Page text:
Modern groups may not, in fact, be, constantly technologically less developed. They may in fact be the survivors of a technologically developed society that collapsed.  During certain periods of history, technological development doesn’t pay. If bandits and pirates are going to be constantly attacking you, better to be poor and have nothing. And then they don’t bother you. Much.  Not as much, anyway, as if they thought you were a richer culture and they could take it.

    OK.  He also made a lot of fun of what we now call evolutionary psychology. It’s easy to make fun of. What’s not so easy to deal with is the huge numbers of your neighbours who actually believe it. The British paper, the Guardian, a very famous paper now has an evolutionary agony aunt.  That’s Brit for Sob Sister. And when people write to her about their angst, like their girlfriend’s running around with every cat in town, she writes back to explain, “well gorillas do it”.  Oh, great, that’s all the guy needs, right? No, I am not making this up. I’ll give you the website address.

    OK, now, the point is the person is giving the impression he’s learned something and he’s learned nothing. Who cares whether gorillas do it or not? He wants to know: what should I do now?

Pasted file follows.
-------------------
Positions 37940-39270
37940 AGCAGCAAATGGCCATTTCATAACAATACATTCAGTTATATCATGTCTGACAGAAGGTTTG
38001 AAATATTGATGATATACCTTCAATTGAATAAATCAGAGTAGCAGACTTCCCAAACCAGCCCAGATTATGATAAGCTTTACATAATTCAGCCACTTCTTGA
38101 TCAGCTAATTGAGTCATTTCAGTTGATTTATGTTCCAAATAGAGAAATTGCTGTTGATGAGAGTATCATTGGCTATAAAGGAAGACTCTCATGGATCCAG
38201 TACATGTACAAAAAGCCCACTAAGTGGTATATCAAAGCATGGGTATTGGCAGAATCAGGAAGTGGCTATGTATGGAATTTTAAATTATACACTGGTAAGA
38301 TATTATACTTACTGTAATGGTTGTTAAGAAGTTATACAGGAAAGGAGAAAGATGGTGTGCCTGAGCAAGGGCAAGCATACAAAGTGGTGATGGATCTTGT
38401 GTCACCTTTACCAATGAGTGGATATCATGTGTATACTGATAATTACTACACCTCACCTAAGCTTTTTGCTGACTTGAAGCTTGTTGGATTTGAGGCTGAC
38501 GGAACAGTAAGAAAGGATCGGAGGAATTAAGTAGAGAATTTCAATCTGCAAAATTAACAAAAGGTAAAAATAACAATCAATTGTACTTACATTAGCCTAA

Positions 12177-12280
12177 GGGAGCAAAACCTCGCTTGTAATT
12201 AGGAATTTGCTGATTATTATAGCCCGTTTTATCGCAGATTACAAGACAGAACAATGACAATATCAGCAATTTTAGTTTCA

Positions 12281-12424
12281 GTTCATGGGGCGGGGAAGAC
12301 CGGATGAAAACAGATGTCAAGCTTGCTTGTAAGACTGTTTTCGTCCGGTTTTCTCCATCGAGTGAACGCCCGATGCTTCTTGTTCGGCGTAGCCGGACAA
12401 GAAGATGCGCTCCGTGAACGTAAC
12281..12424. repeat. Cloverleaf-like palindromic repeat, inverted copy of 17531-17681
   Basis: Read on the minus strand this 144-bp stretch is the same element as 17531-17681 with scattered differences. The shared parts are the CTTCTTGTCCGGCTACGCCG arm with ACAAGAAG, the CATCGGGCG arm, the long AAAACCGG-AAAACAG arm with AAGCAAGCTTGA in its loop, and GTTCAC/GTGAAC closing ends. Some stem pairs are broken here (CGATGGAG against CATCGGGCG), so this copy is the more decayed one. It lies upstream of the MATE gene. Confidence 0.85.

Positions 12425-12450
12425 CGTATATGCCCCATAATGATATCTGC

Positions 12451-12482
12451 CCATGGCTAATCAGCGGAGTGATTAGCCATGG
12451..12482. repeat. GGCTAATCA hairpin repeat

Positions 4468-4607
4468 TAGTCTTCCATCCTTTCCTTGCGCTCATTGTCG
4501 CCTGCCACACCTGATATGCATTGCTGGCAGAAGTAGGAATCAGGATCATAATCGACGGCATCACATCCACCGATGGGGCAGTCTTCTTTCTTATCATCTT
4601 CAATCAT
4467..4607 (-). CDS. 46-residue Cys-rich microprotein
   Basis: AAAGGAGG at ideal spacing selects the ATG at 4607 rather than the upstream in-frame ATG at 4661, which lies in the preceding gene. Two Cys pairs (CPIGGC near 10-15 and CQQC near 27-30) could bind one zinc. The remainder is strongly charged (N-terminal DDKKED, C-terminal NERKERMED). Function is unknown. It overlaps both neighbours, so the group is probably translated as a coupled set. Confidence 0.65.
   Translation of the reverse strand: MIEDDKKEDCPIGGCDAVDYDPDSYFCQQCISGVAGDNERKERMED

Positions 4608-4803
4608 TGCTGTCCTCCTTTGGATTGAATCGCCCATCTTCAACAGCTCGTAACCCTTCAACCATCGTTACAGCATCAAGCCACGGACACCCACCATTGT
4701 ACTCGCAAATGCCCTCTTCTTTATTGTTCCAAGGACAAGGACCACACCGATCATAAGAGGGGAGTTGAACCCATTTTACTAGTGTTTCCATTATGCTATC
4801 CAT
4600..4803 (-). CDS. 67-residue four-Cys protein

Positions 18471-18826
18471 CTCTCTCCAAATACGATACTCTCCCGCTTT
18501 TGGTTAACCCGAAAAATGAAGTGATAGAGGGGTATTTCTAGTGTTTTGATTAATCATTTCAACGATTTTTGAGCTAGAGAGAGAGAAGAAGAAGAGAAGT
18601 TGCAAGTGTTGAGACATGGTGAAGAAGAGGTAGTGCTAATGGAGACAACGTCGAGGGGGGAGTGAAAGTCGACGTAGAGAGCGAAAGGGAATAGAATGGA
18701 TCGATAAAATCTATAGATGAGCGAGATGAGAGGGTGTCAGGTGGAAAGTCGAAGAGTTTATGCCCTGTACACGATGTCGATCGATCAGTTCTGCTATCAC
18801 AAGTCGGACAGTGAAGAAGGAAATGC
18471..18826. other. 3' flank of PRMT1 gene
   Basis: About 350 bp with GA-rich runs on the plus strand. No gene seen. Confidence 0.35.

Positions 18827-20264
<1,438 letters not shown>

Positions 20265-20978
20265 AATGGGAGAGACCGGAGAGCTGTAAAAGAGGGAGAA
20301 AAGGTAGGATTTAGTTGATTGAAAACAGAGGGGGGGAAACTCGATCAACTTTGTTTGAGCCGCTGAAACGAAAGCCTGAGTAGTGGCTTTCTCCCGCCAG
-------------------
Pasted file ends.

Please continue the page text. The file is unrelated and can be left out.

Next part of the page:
Alright, now.  Hilaire Belloc, an English writer, born in France, hence his name, a friend of Chesterton, he likewise tried to stem the tide of popular Darwin nonsense, which, at its worst, became embedded in Fascisms of various kinds, left and right, in the Western world.  At its best, it was mostly nonsense. But, significant nonsense that changes people’s moral perceptions.

    Belloc’s writing is also very interesting. It’s tragic really, reading him, because he got so much right, but he got key things wrong. He thought he would see a revival of the catholic church, and other churches in his lifetime. It didn’t happen.  Darwinism was one of the reasons it didn’t happen, because people began to develop an alternative philosophy of life, asking different questions, getting different answers.  Instead of “why doesn’t God want me to divorce my aging wife for my luscious secretary” was: “well if gorillas do it…”.  You see?  That was the different philosophy of life. And Darwinism didn’t die, as Belloc thought it would, because it couldn’t.  It couldn’t, because Darwinism does not actually require evidence any more than astrology does. The Guardian has an agony aunt, they probably also have an astrology column.

    The Toronto Star, one of the biggest papers in Canada, the biggest in Canada, one of the biggest ones in North America, actually, just because of, various factors, constant attacker of ID, actually has an astrology column, and was proud to announce they now had a new one, when the old one retired, I’d have thought that retirement enough, myself, but in any event, consider this: In New York, mayor Michael Bloomberg recently lauded the Ida fossil.  Remember the famed missing link, Ida? Only months before it was retracted by science journals. Now, the question that had me scratching my head is: why does Mr Bloomberg, whose chain of office suggests radically different responsibilities, why did he think he should be addressing the Ida fossil at all? Because Darwinism is the bedrock of the popular culture. That’s why.  That’s why he was addressing it, otherwise he would simply have said: isn’t that something for scientists to fight over.